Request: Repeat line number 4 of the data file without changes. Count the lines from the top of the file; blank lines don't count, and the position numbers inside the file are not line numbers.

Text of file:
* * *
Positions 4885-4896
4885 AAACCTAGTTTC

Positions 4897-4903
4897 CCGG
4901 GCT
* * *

4897 CCGG